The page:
Wednesday, March 03, 2010

Brutal Honesty Versus Murky Teabaggery

Last night, Senator Evan Bayh was interviewed on the Charlie Rose Show. Last week, the wife of Governor Mark Sanford was also interviewed on the Charlie Rose Show. What both of them said made me think of the debate I had with a "teabagger" last week regarding honesty in politicians. The teabagger had accused me of not valuing honesty because I don't agree that Senator Scott Brown's decision to vote for the Jobs Bill was indication that he lied. Besides, its selective outrage because President George W. Bush was never held to any standard of honesty at all by these so-called teabaggers. The reason is due to ideological blindness, not honesty. So long as one of their regressive politicians votes the party line on all things evangelical Christian conservative, it doesn't matter if the vote, policy, or politician lies because the ends justify the means. For teabaggers, the lie only comes when they've been snookered. When someone they support turns out not to be blindly ideological as they are.

Here's the truth about society. Brutal honesty is not rewarded. People who are honest are often seen as naive, dumb, or someone worth conning. There are actual benefits in an organization to "go along with the team", as people who raise questions are viewed with suspicion. We can see how this culture of dishonesty operates in any business, organization, or group of people. Enron is the perfect example. Before its collapse, it was praised as an innovative company that was one of the best to work for. The reality is that while Ken Lay was telling employees to put their money into the pension fund and company stock, he was busy selling his shares before the whole thing collapsed. Why does that lie not outrage the teabaggers? Or how about an Army General (Shinsheki), who told Congress in the lead up to the Iraq invasion that we would need at least 300,000 troops in Iraq. He faced early retirement and Paul Wolfowitz (who never served in the military) laughed off the recommended number as "way off the mark." Who turned out to be correct? The military man with cold realism or the neo-conservative ideologue without military experience?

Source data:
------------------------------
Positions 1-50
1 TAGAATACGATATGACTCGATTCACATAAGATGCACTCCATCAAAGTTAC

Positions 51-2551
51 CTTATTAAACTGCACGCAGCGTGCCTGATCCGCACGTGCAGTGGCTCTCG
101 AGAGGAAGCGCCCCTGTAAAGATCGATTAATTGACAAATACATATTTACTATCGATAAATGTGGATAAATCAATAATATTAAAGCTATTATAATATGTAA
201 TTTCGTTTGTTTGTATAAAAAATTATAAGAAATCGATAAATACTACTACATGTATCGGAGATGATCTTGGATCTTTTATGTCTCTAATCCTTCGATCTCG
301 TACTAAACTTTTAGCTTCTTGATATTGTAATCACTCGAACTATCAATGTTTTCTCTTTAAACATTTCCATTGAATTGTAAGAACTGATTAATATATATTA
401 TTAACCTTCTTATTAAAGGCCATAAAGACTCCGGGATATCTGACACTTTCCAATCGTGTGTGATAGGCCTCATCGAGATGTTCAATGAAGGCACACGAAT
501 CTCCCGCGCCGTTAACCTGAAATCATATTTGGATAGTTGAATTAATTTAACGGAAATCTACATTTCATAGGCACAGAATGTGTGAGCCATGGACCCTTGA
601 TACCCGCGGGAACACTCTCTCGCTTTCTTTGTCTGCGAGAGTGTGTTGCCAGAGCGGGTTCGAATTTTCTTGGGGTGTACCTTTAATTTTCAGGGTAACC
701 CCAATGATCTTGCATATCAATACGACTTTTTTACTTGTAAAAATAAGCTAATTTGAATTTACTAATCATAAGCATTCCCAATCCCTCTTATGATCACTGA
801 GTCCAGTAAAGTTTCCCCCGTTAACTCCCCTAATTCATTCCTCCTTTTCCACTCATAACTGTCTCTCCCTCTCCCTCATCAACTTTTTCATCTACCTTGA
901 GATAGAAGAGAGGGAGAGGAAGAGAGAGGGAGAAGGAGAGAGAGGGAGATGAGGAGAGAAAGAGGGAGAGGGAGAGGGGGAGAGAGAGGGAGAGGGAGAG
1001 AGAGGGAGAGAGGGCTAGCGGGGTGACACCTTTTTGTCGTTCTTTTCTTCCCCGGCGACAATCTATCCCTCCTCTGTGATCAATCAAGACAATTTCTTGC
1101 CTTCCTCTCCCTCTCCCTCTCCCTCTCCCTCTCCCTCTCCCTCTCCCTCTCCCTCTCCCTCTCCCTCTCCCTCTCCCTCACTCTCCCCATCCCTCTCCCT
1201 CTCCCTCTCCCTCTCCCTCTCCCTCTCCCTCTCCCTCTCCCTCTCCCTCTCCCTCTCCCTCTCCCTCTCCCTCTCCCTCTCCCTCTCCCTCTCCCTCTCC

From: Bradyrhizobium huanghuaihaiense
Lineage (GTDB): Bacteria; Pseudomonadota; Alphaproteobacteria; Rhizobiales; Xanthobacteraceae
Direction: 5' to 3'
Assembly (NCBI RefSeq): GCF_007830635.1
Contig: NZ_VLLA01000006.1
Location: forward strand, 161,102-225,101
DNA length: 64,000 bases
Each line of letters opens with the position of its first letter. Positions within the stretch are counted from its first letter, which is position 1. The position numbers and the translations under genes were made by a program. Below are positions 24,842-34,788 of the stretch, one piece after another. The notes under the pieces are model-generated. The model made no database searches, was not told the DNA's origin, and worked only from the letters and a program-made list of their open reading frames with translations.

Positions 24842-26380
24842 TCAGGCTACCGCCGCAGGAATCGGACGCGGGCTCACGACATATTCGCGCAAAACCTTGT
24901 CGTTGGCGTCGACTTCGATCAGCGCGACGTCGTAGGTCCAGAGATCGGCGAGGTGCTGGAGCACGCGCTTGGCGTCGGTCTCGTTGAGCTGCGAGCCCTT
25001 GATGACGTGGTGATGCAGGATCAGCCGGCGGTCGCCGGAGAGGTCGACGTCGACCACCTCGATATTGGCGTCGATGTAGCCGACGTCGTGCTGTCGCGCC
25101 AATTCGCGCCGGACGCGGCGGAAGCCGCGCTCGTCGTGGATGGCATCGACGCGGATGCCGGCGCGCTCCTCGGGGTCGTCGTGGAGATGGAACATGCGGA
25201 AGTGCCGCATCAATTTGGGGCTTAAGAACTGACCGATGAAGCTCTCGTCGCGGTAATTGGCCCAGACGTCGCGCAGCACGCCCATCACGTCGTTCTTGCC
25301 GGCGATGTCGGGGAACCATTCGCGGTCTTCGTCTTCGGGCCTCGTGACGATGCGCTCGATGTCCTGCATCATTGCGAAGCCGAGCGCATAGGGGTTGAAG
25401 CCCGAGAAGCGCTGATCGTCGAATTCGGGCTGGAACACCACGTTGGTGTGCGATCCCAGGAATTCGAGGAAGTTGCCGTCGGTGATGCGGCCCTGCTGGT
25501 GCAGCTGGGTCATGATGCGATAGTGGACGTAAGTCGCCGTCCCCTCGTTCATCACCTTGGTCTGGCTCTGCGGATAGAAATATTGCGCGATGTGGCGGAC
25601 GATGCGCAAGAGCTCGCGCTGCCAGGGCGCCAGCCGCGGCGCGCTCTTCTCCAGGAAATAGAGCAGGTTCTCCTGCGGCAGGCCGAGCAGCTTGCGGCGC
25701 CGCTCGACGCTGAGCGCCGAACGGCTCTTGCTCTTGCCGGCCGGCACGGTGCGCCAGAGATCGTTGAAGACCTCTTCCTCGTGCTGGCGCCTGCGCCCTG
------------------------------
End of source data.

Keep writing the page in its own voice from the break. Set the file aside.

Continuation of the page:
You have to wonder if truth matters to people, and how they guage what is true or not. Progressives are often demonized as being unpatriotic...simply because questions are asked that should be asked. Yet when events turn out to prove the progressive correct, is there any vindication or apology? The media still gives way too much credit to those who have been proven to be wrong, time and time again.

In Mrs. Sanford's interview (she is selling her memoirs), she said a red flag was raised in her mind BEFORE she even married Mark Sanford. When discussing which wedding vows they wanted to give to each other during their wedding, Mark apparently did not want to promise fidelity. He wanted to leave it out because he couldn't guarantee that promise to her. After he was exposed in his affair with an Argentine lover, his wife was still willing to work through the marriage until he kept insisting that he still wanted to see this other woman. His response at being caught was, "But I've been good for so long!" I guess that's marginally better than "who are you going to or your lying eyes?!?" Mrs. Sanford's decision was to leave the marriage. Governor Sanford's political career is likely over whenever he leaves his current office.

The amazing thing is that he was considered to be the evangelical Christians' choice for Republican president in 2012. He won the governorship of South Carolina because of his "Southern, Christian values." In the mind of a teabagger, that's all that matters. If you love Jesus and promise to vote on cultural issues like making abortion and gay marriages illegal or allowing people to carry concealled weapons to have their unconditional support. You can cheat on your wife, launch an illegal war, cut the budget that ends up throwing more families on the street...all that's okay for teabaggers, but heaven forbid you get a conscience and vote against the wishes of the conservative evangelical movement. Then you'll be considered a liar and traitor, with a huge target on your back.